SCA's Dinshaw Asks "How Soon is Now?" in New Book


In How Soon Is Now? Medieval Texts, Amateur Readers, and the Queerness of Time, Carolyn Dinshaw performs a critique of modernist temporal regimes through its exploration of queer ways of being in time as well as of the potential queerness of time itself.

SCA's Dinshaw Asks "How Soon is Now?" in New Book
In her most recent book, How Soon Is Now? Medieval Texts, Amateur Readers, and the Queerness of Time, SCA Chair Carolyn Dinshaw performs a critique of modernist temporal regimes through its exploration of queer ways of being in time as well as of the potential queerness of time itself. The work is composed of a series of asynchrony stories, literary criticism, argued theory, and autobiography.

For over a decade, Carolyn Dinshaw, chair of NYU’s Department of Social and Cultural Analysis, has been studying asynchronies of time and the relation between the past, present, and future compared to the linear measurements of everyday life.

The boundaries and perceptions of time are constantly blurred, changing the value of the present. When Dinshaw witnessed a man in a bathrobe at a Medieval Festival in New York, she realized that this simple garment drew together all aspects of time, challenging our linear view of the present.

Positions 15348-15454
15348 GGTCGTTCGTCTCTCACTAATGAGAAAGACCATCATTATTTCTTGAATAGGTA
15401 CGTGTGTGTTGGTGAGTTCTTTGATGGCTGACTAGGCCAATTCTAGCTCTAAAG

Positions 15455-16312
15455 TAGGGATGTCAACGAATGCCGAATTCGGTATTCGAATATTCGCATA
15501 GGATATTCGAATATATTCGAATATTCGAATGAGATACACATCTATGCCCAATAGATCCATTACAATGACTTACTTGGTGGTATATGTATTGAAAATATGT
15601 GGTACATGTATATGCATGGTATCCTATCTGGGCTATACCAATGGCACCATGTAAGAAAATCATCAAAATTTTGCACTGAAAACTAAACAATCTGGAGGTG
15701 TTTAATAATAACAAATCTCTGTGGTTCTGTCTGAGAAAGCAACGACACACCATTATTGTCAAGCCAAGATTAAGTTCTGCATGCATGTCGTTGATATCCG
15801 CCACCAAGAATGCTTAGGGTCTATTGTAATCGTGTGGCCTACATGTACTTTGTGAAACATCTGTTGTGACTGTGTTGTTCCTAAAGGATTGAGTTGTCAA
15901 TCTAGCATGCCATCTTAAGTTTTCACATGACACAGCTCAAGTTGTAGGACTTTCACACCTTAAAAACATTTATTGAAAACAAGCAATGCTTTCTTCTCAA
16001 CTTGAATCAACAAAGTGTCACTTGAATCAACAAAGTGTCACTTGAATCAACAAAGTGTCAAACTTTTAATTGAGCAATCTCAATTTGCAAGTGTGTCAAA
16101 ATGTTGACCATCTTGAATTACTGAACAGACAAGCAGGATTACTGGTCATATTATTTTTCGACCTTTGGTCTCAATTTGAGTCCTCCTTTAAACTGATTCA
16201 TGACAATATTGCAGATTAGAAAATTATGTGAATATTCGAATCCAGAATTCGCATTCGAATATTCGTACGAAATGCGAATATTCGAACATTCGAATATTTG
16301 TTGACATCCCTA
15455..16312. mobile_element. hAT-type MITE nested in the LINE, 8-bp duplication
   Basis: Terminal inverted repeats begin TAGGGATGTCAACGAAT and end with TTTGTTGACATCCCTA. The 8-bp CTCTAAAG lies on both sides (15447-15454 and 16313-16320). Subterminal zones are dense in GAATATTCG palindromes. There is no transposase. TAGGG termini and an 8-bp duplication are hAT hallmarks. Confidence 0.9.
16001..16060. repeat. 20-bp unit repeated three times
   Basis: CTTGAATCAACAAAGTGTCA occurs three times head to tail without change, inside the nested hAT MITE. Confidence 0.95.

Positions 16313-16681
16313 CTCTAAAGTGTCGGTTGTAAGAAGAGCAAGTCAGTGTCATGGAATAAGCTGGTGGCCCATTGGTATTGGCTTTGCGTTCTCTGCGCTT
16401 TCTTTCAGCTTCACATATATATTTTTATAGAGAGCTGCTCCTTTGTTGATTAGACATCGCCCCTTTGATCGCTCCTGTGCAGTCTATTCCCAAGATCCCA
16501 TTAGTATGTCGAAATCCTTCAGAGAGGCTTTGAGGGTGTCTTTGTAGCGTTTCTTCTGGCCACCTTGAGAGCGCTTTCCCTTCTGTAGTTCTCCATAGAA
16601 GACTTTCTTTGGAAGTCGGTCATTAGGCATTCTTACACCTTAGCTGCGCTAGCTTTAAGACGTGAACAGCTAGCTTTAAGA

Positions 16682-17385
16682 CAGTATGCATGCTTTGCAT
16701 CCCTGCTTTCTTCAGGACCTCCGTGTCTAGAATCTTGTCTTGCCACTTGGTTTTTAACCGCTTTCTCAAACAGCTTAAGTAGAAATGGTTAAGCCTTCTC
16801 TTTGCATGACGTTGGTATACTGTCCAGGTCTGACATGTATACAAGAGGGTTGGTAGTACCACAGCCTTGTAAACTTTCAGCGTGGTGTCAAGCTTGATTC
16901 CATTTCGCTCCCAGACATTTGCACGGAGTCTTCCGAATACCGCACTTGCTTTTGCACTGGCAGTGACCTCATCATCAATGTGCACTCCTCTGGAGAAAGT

In her most recent book, How Soon Is Now? Medieval Texts, Amateur Readers, and the Queerness of Time, Dinshaw performs a critique of modernist temporal regimes through its exploration of queer ways of being in time as well as of the potential queerness of time itself. The work is composed of a series of asynchrony stories, literary criticism, argued theory, and autobiography.

Dinshaw, also a professor in NYU’s Department of English, questions our interaction with the past, present, and future. In doing so, she contends our linear perception of time prevents us from seeing the more crowded “now” theorists tell us is extant, but that often eludes our temporal grasp.

Her other published works include Getting Medieval: Sexualities and Communities, Pre- and Postmodern, Chaucer's Sexual Poetics, and, co-edited with David Wallace, The Cambridge Companion to Medieval Women's Writing.

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